“Every group thinks that its way of caring for infants is the obvious, correct, natural way – a simple matter of common sense. However, as the anthropologist Clifford Geertz has pointed out, what we easily call “common sense” is anything but common. Indeed what people accept as common sense in one society may be considered odd, exotic, or even barbaric in another.”

–Judy S. DeLoache and Anna Gottlieb

Psychologist Judy S. DeLoache and anthropologist Anna Gottlieb, both professors in their respective fields, combined their expertise to create a unique and informative book. A World of Babies: Imagine Child Care Guides for Seven Societies presents a series of imagined baby care guides that might have been written by a wise and respected member of each of seven different societies. These guides are written by fictional characters using real information from anthropological studies of those societies. Each of these characters has the best interests of children at heart–and in mind

Imagined Baby Care Guides From Around the World

According to one review of the book, these imagined baby care guides answer a number of questions posed by parents around the world throughout history. The book takes us through history by including the Puritans of New England, as well as around the world, by including the Fulani society of western Africa as well as social life in a village in eastern Turkey. The Walpiri, an aboriginal people of northern Australia are represented, as are the Ifaluk people of Micronesia. The guides address topics such as ways to achieve a successful pregnancy, how often to bathe a baby, and how long to breastfeed. They also include descriptions of the ceremonies surrounding birth specific to each of these cultures.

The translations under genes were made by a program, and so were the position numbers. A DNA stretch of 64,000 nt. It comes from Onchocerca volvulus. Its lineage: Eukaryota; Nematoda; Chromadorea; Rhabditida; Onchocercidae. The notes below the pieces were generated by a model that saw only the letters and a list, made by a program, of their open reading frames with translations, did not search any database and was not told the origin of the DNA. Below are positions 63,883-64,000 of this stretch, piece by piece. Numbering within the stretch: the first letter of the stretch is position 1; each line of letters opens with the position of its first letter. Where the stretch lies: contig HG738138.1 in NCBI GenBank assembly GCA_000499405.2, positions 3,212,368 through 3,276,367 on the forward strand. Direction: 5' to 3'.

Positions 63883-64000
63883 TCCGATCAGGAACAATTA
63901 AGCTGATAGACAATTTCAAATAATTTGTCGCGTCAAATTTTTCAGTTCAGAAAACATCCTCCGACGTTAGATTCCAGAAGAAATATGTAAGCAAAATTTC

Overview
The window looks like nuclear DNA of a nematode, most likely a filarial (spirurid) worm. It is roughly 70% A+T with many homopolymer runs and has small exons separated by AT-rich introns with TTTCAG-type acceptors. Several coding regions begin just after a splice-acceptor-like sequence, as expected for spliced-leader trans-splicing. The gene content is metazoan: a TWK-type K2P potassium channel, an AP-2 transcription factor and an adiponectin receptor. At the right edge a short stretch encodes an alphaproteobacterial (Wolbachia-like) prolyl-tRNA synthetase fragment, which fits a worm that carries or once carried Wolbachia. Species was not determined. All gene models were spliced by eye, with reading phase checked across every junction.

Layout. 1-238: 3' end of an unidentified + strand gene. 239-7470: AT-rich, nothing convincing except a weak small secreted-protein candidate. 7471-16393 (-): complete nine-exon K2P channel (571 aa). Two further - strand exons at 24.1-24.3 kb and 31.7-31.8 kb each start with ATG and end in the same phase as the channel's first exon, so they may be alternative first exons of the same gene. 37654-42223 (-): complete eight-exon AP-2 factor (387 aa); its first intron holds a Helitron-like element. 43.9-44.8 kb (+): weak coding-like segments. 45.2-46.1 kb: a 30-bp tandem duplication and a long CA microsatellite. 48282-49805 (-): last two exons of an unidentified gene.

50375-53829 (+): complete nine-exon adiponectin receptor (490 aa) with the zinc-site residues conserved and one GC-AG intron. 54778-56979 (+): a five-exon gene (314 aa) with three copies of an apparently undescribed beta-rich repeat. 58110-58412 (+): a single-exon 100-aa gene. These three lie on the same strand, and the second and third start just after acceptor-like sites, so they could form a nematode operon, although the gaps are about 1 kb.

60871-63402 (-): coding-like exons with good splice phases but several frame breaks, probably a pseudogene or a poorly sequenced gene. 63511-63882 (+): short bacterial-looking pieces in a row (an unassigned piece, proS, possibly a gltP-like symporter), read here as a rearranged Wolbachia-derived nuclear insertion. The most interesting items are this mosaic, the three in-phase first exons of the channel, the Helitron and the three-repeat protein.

Impressively, in addition to extensive research of the work of many respected anthropologists, historians and psychologists, the authors also utilize observations from their own field studies. In an article in Scientific American, Ms. DeLoache mentions some of the field work that was included in the book. Making the “authors” of these imagined baby care guides fictional characters reinforces the fact that the book is not intended to advise parents on how to raise their children, but rather, to present information about various child-rearing practices. The result is that readers are able to learn a great deal of about other cultures in a very entertaining way.